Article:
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THR 35 year old, THR revision surgery recovery

AdamP1985

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Hi guys,

I am new here, but have been reading the posts since December. They have been very uplifting and informative. I am posting because I am disheartened and worried about my recovery thus far. I am a 35 year old active male with no previous health issues before my initial left hip fracture that occurred on November 17, 2020. I did not go to the hospital until ten days after my accidental standing height fall. I thought that I just strained a muscle, but after x-rays it was determined that I had a displaced fracture on my femur neck. The surgeon decided to try and do a hip pinning (3 screw) operation. Unfortunately, that was unsuccessful, and after 2 weeks the femur neck collapsed. I was so disappointed, because I am actually in the Philippines, and do not have insurance. The news that I needed to have a total hip replacement surgery was shocking. Needless to say, I had no choice, and had to have the surgery if I wanted to correct the 3 cm leg length difference that developed.

I had my total hip replacement on Feb 5, 2021 by the top orthopedic surgeon in Manila, Philippines. He assured me that everything is going well, and that I am impatient with my recovery.

My question is about my limp. I waddle so badly right now, even worse than after the failed hip pinning. I am still using two crutches, and I do not really have much pain. I cannot do hip abduction exercises without struggling and without pain. So, basically, I am asking, is it normal to have a severe trendelenburg gait still after three weeks? I read all these success stories online, and I thought I would be walking without a limp by now.

Am I just being impatient, and need to stick to the PT exercises hoping that I will regain strength overtime and that the limp will be corrected with walking and exercises? Is it normal that after a revision THR that it takes a longer period of time to be able to walk without crutches? Should the waddling gait start to get better, and will I be able to regain my balance while standing on my left leg (the operated on leg)?

Thanks for any insight on this! I am also probably more worried because I am from Chicago but this bizarre accident happened to me in a foreign country, and I had to have this operation done here (plus the first surgery did not work).

I am pretty much just holding onto hope right now that I will be able to walk normally again in a month or two.

Thanks again!!

Adam
 

Layla

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Welcome! Thanks for joining us. It’s good to hear you’ve been uplifted here and found some helpful information. I’m sorry for your fall, the blow it dealt in accepting the need for a total hip replacement and that you’re feeling disheartened. Hopefully you’ll find some comfort and reassurance here through the support and encouragement of other members.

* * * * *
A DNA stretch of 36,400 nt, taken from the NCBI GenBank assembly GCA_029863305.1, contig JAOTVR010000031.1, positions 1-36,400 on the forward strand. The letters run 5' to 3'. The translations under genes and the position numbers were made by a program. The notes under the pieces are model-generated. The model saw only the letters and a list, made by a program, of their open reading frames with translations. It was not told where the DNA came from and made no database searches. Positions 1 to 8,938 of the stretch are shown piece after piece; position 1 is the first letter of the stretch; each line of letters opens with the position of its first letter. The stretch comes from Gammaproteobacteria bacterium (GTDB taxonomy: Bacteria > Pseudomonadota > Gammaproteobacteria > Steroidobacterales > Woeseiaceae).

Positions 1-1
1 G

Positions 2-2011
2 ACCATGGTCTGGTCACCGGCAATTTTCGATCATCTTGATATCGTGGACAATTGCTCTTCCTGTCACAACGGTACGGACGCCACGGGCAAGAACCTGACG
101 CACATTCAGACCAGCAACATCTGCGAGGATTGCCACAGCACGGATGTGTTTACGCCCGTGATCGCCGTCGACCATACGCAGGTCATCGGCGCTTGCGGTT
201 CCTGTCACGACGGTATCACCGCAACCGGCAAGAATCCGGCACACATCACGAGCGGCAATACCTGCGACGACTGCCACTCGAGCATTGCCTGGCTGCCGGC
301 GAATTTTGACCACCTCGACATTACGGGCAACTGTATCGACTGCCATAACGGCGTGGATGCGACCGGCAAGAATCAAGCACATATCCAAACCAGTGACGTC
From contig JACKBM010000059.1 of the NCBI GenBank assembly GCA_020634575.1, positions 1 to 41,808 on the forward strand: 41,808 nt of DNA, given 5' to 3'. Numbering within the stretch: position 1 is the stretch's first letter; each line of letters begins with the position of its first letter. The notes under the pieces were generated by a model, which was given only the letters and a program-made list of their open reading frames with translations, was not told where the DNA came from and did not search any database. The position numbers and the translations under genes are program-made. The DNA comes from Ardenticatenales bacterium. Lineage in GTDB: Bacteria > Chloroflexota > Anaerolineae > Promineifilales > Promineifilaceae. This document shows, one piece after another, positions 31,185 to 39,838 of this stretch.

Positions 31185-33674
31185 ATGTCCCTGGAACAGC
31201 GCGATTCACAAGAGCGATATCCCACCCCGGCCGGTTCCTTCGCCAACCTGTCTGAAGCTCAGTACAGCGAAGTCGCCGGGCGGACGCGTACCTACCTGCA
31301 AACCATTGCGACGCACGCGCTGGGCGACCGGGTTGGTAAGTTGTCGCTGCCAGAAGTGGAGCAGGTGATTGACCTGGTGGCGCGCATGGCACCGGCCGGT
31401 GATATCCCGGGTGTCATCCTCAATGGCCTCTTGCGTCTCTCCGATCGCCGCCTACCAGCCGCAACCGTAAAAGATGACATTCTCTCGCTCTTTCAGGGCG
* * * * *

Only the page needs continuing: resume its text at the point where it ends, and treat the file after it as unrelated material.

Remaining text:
I am still using two crutches
This is not uncommon at only three weeks post op and it’s important you continue using an assistive device until you’re no longer limping.
I cannot do hip abduction exercises without struggling and without pain.
Then don’t do them right now. Hips actually don't need any exercise to get better. They do a pretty good job of it all on their own if given half a chance. Trouble is, people don't give them a chance and end up with all sorts of aches and pains and sore spots. All they need is the best therapy which is walking and even then not to excess.

Here’s a tip -
Try heel-toe walking when you're limping.
This involves striking the ground with your heel first, then rolling through your heel to your toe, and pushing out of the step with your toe.
It takes a concentrated effort, but I believe you'll notice a difference. Give it a try.

You are in the very early days of a recovery that can last a full year, even longer for some. You’re young and healthy through your own admission. It’s understandable the shock you felt in learning you needed a total hip replacement. Understand that joint replacement surgery is one of the most prevalent surgeries performed worldwide. The outcomes of these surgeries have become excellent based on a number of techniques changing over the years. The implants are durable and long lasting, with longevity much greater than before offering an increase in the likelihood you’ll never have to experience this procedure again.

Please be patient with your recovery.
As you begin healing, keep in mind that each recovery is unique. While the BoneSmart philosophy successfully works for many, there will be exceptions. Between the recommendations found here, your surgeon's recovery protocol and any physical therapy you may engage in, the key is to find what works best for you.

Wishing you comfort and a big dose of patience as you move forward. Stay in touch, we’re here for support. :)

Hip Recovery: The Guidelines
1. Don’t worry: Your body will heal all by itself. Relax, let it, don't try and hurry it, don’t worry about any symptoms now, they are almost certainly temporary

2. Control discomfort:
rest
ice
take your pain meds by prescription schedule (not when pain starts!)​

3. Do what you want to do BUT
a. If it hurts, don't do it and don't allow anyone - especially a physical therapist - to do it to you
b. If your leg swells more or gets stiffer in the 24 hours after doing it, don't do it again.